By Gustavo Arellano
By R. Scott Moxley
By Alfonso Delgado
By Courtney Hamilton
By Joel Beers
By Peter Maguire
By Charles Lam
By Charles Lam
How is this for additional suspicion? When the defendants sued in federal court, the deputies initially refused to show the tape to their own lawyer.
Recalled Borthwick, “After a 20-minute discussion on the federal rules of evidence, the department relented and handed the tape to its attorney. Defense counsel and plaintiffs’ counsel immediately viewed the tape.”
Drum roll, please.
“The videotape was not blank,” Borthwick said.
So let’s briefly summarize the deputies’ revolving positions on the tape: It is blank; we never confiscated it; found it, but it’s blank; lost it; found it, but it’s blank; lost it; found it, but it’s blank; and finally, we don’t have to show it to our own lawyers. Under the soiled Sheriff Mike Carona administration, such acrobatics with the truth could have earned these deputies promotions and awards. Current Sheriff Sandra Hutchens has so far shown she’s less tolerant of blatant corruption.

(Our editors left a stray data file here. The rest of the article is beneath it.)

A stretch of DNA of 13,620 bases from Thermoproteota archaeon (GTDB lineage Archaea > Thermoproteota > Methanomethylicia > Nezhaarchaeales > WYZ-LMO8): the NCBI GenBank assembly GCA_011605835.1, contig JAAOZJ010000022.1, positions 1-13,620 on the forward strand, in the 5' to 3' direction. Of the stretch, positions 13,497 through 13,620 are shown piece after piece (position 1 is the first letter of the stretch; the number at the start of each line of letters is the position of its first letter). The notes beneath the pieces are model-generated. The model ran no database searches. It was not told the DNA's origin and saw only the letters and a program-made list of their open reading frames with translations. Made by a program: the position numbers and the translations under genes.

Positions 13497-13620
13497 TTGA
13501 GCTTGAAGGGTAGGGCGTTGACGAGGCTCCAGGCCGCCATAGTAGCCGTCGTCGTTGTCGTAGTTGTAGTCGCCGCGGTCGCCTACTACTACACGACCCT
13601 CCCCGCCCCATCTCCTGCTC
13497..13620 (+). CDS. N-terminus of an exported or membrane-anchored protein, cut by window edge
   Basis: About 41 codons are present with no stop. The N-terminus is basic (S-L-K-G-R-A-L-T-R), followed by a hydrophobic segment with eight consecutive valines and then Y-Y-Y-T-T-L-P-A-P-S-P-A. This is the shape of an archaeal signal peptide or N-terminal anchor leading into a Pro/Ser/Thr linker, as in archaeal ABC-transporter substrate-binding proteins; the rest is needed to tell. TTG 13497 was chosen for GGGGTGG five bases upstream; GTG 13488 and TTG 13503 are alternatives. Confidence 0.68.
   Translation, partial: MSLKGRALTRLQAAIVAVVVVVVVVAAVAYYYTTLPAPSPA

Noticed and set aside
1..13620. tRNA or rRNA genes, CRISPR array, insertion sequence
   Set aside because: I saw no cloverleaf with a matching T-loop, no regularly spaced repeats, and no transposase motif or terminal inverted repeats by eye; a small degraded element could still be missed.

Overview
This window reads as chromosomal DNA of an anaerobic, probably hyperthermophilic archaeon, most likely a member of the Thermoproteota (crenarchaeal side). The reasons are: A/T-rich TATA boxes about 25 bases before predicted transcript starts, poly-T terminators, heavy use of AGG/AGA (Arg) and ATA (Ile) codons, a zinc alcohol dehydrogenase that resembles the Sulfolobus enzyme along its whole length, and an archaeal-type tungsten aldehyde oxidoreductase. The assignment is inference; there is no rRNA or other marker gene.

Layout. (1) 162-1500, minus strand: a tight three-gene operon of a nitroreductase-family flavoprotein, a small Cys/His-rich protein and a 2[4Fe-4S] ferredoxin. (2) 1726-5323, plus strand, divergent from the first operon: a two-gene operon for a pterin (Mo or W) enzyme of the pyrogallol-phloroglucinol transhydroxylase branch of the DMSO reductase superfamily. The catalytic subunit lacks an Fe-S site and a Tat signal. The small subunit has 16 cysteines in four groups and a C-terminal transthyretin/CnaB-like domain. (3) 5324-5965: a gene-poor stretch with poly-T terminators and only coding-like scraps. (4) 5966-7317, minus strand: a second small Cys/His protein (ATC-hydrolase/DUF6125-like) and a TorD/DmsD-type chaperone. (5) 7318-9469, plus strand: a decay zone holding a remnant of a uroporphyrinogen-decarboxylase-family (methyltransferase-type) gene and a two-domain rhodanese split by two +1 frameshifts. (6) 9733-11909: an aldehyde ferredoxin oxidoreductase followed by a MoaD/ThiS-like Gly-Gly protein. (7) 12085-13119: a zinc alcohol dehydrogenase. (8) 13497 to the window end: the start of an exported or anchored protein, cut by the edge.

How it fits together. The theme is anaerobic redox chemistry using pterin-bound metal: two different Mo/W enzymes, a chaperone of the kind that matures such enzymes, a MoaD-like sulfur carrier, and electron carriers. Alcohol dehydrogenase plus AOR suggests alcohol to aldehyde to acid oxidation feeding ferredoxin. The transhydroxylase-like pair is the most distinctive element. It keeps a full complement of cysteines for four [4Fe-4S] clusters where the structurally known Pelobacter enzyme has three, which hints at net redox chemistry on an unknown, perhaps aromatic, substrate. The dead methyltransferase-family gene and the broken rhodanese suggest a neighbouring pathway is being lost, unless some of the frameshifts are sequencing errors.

The tape saga took one more twist when OCSD spokesman John McDonald offered another explanation on Sept. 29. It "was never missing," he said. He blamed the DA's office and Borthwick for never asking for it.
So what’s on the tape that the deputies may not have wanted a judge and jury to see and/or hear?
Based on the recording (which I’ve watched), you can tell the deputies weren’t cowering in fear. In fact, they sound like tough guys looking for an excuse to pounce.
You can hear a deputy arrest Prietto and place him in handcuffs. Prietto asks if he’s going to be read his Miranda rights, as required by law. A deputy says, “No.”
Prietto asks, “Why not?”
“Because we don’t feel like it,” replies the deputy—without a trace of fear in his voice.
The civil trial is scheduled for November.